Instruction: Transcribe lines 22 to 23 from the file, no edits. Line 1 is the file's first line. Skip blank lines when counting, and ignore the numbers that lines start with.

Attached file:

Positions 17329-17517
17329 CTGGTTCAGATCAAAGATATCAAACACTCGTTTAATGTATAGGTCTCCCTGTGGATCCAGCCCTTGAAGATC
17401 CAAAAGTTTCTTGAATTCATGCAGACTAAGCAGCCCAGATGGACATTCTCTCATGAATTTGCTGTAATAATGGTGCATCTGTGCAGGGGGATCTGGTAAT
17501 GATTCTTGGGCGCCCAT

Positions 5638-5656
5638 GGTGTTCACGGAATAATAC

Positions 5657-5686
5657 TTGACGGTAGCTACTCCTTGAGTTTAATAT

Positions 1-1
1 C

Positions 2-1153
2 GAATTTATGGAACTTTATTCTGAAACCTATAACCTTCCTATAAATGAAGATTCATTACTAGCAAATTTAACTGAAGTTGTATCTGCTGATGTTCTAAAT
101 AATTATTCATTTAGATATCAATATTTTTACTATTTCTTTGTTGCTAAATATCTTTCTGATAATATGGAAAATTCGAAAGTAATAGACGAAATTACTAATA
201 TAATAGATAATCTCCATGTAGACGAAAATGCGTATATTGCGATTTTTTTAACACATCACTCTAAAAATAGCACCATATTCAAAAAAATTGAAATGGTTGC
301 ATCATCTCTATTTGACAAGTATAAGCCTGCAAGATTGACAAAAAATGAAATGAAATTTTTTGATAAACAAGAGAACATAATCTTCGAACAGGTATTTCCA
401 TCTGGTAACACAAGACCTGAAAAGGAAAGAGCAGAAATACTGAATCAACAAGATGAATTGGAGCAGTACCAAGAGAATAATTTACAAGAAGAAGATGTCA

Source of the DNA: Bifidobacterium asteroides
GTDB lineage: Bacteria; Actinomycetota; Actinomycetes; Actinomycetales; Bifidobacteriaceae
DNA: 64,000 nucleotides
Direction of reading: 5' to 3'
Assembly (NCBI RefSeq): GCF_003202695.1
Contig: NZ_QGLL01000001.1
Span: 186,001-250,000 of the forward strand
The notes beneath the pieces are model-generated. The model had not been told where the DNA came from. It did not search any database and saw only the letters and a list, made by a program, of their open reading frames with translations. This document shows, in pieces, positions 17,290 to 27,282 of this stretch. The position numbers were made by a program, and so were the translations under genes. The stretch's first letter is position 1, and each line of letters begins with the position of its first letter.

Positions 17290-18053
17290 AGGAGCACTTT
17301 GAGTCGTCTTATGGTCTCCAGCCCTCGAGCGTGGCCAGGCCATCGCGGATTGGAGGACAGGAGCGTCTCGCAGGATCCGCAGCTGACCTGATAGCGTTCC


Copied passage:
Contig: NZ_QGLL01000001.1
Span: 186,001-250,000 of the forward strand